Have you ever looked at a list of your patients medications, and wondered why they have all these drugs prescribed? Why they’re taking an anti-depressant or anti-convulsant when they have pain, and no depression or epilepsy?
You’ve had patients with acute back and neuropathic leg pain or complex regional pain syndrome (CRPS), and wondered if your patient may benefit from medications to improve their pain or neuropathic symptoms.
Which medical treatments for pain are supported by the evidence? How do they help pain, and which of your patients may benefit from them?
Now available - 19. Medical management of pain part 3 - Anti-depressants, local anaesthetics, psychedelics & special medications with Nick Kendrick
“Medical management of pain part 3 - Anti-depressants, local anaesthetics, psychedelics & special medications” with Nick Kendrick will help you:
- Know when your patients will benefit from pain medications,
- Identify serious but often missed side effects of common medications, and
- Use the latest evidence to answer your patients questions on emerging pain medications and injections.
Anti-depressants and anti-epileptics
Anti-depressants and anti-convulsants such as Lyrica/Pregabalin are often used in patients with neuropathic, nociplastic or persistent pain.
- Why they’re used to treat pain.
- How they work.
- The difference between tricyclic, selective serotonin reuptake inhibitor (SSRI’s) and serotonin and norepinephrine reuptake inhibitor (SNRI’s) antidepressants.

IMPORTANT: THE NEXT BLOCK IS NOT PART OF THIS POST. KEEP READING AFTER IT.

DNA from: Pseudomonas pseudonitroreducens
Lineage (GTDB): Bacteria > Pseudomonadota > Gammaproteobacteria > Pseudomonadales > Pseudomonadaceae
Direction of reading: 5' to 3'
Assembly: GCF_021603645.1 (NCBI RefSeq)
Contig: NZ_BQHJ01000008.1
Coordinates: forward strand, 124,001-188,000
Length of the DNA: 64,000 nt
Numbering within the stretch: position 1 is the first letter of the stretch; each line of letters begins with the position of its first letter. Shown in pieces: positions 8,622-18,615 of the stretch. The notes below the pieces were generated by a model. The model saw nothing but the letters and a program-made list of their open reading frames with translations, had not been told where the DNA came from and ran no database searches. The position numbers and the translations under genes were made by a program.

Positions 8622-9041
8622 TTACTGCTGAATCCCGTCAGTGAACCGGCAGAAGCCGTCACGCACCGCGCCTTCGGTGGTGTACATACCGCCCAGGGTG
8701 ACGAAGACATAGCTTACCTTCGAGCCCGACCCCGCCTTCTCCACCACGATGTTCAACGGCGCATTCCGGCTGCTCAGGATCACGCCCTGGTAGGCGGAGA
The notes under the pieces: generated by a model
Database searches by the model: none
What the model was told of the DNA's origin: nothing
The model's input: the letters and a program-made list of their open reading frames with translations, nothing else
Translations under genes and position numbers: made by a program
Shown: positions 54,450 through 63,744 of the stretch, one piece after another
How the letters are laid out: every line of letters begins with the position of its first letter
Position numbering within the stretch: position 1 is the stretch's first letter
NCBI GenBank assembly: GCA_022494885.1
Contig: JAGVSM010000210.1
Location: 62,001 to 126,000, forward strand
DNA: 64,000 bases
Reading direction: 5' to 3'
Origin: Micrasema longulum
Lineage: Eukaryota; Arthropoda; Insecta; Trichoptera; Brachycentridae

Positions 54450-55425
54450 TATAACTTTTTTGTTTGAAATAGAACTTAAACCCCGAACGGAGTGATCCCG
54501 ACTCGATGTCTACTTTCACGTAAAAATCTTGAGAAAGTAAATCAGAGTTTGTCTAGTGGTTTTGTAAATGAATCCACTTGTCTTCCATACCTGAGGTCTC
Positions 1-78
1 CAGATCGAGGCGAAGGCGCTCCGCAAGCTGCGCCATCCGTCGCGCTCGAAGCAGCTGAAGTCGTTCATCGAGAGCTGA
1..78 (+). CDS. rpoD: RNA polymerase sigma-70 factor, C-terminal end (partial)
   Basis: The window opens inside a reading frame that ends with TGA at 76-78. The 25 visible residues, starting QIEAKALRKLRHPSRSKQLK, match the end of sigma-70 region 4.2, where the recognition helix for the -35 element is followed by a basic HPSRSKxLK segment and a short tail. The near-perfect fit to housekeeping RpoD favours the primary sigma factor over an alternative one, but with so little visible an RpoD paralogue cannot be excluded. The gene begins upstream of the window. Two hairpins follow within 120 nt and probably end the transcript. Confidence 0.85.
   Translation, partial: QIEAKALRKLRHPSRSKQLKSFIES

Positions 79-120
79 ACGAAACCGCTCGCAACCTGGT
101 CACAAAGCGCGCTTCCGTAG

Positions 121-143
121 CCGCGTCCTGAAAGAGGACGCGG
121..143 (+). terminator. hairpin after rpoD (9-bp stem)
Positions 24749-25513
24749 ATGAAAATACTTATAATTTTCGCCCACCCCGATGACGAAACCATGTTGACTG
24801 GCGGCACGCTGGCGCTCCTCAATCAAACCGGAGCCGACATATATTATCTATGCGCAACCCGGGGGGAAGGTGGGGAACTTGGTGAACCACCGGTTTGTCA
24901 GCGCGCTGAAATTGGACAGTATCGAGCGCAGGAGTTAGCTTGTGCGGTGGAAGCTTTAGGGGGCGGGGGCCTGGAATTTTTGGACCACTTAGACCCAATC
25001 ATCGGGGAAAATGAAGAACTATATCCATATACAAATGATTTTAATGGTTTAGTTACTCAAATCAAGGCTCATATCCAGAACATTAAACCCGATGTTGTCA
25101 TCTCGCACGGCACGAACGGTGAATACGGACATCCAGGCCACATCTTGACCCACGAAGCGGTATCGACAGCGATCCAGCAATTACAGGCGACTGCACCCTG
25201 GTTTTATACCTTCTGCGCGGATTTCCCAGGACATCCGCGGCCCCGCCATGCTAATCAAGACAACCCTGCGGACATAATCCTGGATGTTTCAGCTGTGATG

- The evidence on the effectiveness of antidepressants and anti-convulsants for pain.
- Which medications are most suitable for patients with temporal summation (increased pain with repeated pressure or activity).
Local anaesthetics (LA)
- Discover how they can be effective in treating local neuropathic pain (click here for a quick video case study).
- Using local anaesthetics for peripheral neuropathic pain.
- Serious side effects you need to monitor for in patients receiving local anaesthetics.
- The developing role of psychedelics in the treatment of persistent pain.
- The evidence for and against LSD, Cannabis and Ketamine.
- Disease modifying anti-rheumatic drugs (DMARD’s) - how they work and adverse effects.
- Common migraine drugs.
- Capsaicin cream - when it may be useful, and advice to give your patients that are prescribed capsaicin.
- Platelet rich plasma (PRP) - Is it effective for tendinopathy, lateral elbow tendinopathy or knee osteoarthritis (OA)?
- Stem cell therapy - whether the evidence supports its use.
Thoroughly understand your patients medications, so you can answer patients questions, refer your patients for a medication review, and monitor your patients for medication effectiveness and side effects with this presentation.